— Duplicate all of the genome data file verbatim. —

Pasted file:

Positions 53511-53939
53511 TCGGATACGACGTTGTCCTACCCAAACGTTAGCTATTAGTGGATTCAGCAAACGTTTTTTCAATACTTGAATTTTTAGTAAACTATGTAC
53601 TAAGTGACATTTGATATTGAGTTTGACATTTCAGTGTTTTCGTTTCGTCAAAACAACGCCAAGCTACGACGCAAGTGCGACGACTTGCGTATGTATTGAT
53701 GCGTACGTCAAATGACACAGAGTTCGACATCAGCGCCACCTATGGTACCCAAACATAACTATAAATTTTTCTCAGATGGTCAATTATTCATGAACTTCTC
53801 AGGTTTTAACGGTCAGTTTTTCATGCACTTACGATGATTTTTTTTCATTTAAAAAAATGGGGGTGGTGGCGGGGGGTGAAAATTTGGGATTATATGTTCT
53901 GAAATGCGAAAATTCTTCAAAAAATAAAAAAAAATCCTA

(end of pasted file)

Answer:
Positions 53511-53939
53511 TCGGATACGACGTTGTCCTACCCAAACGTTAGCTATTAGTGGATTCAGCAAACGTTTTTTCAATACTTGAATTTTTAGTAAACTATGTAC
53601 TAAGTGACATTTGATATTGAGTTTGACATTTCAGTGTTTTCGTTTCGTCAAAACAACGCCAAGCTACGACGCAAGTGCGACGACTTGCGTATGTATTGAT
53701 GCGTACGTCAAATGACACAGAGTTCGACATCAGCGCCACCTATGGTACCCAAACATAACTATAAATTTTTCTCAGATGGTCAATTATTCATGAACTTCTC
53801 AGGTTTTAACGGTCAGTTTTTCATGCACTTACGATGATTTTTTTTCATTTAAAAAAATGGGGGTGGTGGCGGGGGGTGAAAATTTGGGATTATATGTTCT
53901 GAAATGCGAAAATTCTTCAAAAAATAAAAAAAAATCCTA